Table I.
Sequences of primers used for polymerase chain reaction.

Western blot analysis

Following sacrification, the hypothalamus was excised, immediately frozen in liquid nitrogen and stored at −80°C until processing. For western blot analysis, 80 µg of protein extract was separated by 10% SDS-PAGE and transferred onto polyvinylidene difluoride membranes (Millipore, Billerica, MA, USA). Non-specific binding was blocked by incubating the membranes for 2 h at room temperature with 5% milk followed by incubation with the following primary antibodies: Rabbit anti-rat phosphorylated (p)-STAT3 polyclonal antibody (cat. no. 94994; 1:2,000 dilution; Cell Signaling Technology, Inc., Danvers, MA, USA), rabbit anti-rat STAT3 polyclonal antibody (catalogue no. 12640; 1:1,000 dilution; Cell Signaling Technology, Inc.), rabbit anti-rat β-actin polyclonal antibody (catalogue no. 20536-1-AP; 1:5,000 dilution; Proteintech, Inc., Chicago, IL, USA) and mouse anti-rat PTP1B monoclonal antibody (cat. no. 107AT690; 1;200 dilution; Santa Cruz Biotechnology, Inc., Dallas, TX, USA) overnight at 4°C. The membranes were then incubated with secondary antibody peroxidase-conjugated Affinipure goat anti-rabbit (Cat. no. 515-005-071; 1:500 dilution) or anti-mouse (cat. no. 715-475-150; 1:500 dilution) immunoglobulin G (both Jackson ImmunoResearch Laboratories, Inc., West Grove, PA, USA) for 1 h at room temperature. Protein expression was detected using a Western Bright ECL kit (Advansta, Menlo Park, CA, USA). Densitometric analysis was performed using Quantity One software version 4.6.9 (Bio-Rad Laboratories, Inc.).

Analysis of plasma leptin

Blood was collected from a cava vein after anesthesia. Plasma was separated by centrifugation at 2,000 × g for 15 min at 4°C and stored −80°C until analysis. A leptin rat ELISA assay kit (cat. no. KRC2281; HuShang Biological Technology, Shanghai, China) was utilized to measure plasma leptin.

Statistical analysis

Values are expressed as the mean ± standard error of the mean. Differences between groups were assessed using one-way analysis of variance and the unpaired Student's t-test. P<0.05 was considered to indicate a statistically significant difference. Statistical analyses were performed using GraphPad Prism 5.01 (GraphPad Inc., La Jolla, CA, USA).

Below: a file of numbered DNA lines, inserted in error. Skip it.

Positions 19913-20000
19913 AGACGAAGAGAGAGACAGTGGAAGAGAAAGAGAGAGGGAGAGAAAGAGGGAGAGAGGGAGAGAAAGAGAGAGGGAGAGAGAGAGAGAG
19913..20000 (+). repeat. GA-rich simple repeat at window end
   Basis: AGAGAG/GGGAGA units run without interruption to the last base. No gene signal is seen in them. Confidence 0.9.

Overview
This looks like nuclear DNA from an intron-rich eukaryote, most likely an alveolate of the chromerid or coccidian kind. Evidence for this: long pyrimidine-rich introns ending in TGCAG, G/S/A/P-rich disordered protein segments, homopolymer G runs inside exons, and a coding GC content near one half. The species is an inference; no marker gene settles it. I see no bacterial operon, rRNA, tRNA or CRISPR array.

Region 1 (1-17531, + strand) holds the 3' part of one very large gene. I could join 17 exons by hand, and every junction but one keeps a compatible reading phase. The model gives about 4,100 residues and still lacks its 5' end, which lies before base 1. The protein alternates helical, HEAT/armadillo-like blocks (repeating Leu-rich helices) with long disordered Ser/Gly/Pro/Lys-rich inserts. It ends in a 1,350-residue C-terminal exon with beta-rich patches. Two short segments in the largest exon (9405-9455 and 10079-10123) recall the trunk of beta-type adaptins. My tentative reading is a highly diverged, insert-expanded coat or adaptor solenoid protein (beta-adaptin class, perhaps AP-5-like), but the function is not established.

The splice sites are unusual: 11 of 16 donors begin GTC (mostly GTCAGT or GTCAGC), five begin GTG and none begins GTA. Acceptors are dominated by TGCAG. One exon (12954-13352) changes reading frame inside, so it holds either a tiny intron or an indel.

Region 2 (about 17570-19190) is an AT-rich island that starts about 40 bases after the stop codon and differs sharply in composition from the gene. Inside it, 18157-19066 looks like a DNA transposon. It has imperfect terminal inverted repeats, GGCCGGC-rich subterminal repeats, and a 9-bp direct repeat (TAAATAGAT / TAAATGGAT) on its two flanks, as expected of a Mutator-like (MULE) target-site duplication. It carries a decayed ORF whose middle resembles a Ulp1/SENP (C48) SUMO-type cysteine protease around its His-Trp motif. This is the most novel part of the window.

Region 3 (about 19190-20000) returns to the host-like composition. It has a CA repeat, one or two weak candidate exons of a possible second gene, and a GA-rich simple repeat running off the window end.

Results

RYGB reduces body weight and caloric intake, and improves food efficiency

To evaluate the metabolic response during the experiments, the body weight, caloric intake and food efficiency were assessed. The diet-induced obesity model was successfully established. The mean body weight of the RYGB (512.9±13.44 g), SO (503.9±17.83 g) and Obese (494.0±8.442 g) groups prior to surgery were similar and the body weight of the Lean group (393.4±6.95 g) was lower than that in the other three groups P<0.01. There were no significant changes in body weight immediately after surgery in the RYGB and SO groups. Compared with their pre-surgery weights, weight loss in the RYGB group was maximal at 80±3.7 g at 4 weeks after surgery. By contrast, the SO group lost weight during the first 4 weeks (15±2.5 g) and then gained weight for the remainder of the study (final weight, 507.2±14.93 g). During the first 4 weeks following surgery, rats in the Obese group gained weight (45.13±12.45 g) and those in the Lean group gained weight (25.47±10.84 g).

The cumulative caloric intake in the RYGB group was significantly lower compared with that in the Obese control group (P<0.01), and was similar between the RYGB and Lean groups. Food efficiency was significantly lower in the RYGB group compared with that in the Obese and Lean groups during the assessment over 24 h (P<0.01) (Fig. 1A and B).

Figure 1.
Daily food intake, food efficiency and plasma leptin. (A) Daily caloric intake was measured by re-feeding after fasting for 12 h. (B) Food efficiency was calculated as change in weight in grams per kilocalorie of food consumed over the study period (24 ...

RYGB decreases leptin resistance in obese rats

The plasma leptin levels are shown in Fig. 1C. Leptin levels in Obese rats were significantly higher compared with those in the lean rats (P<0.01) and those in RYGB rats were lower compared with those in SO rats (P<0.01), while they were similar in RYGB and Lean rats.

Lep-R gene expression in the Obese group was significantly lower compared with that in the Lean group (P<0.05), while that in the RYGB group was higher than that in the SO group (P<0.05), and the levels were similar between the Obese and SO groups (Fig. 2A).

Figure 2.
mRNA expression levels of leptin signaling pathway components and PTP1B in the hypothalamus. An endogenous control (GAPDH) was used to normalize the expression of the selected genes. Relative expression of (A) Lep-R, (B) POMC, (C) NYP and (D) PTPN1. Values ...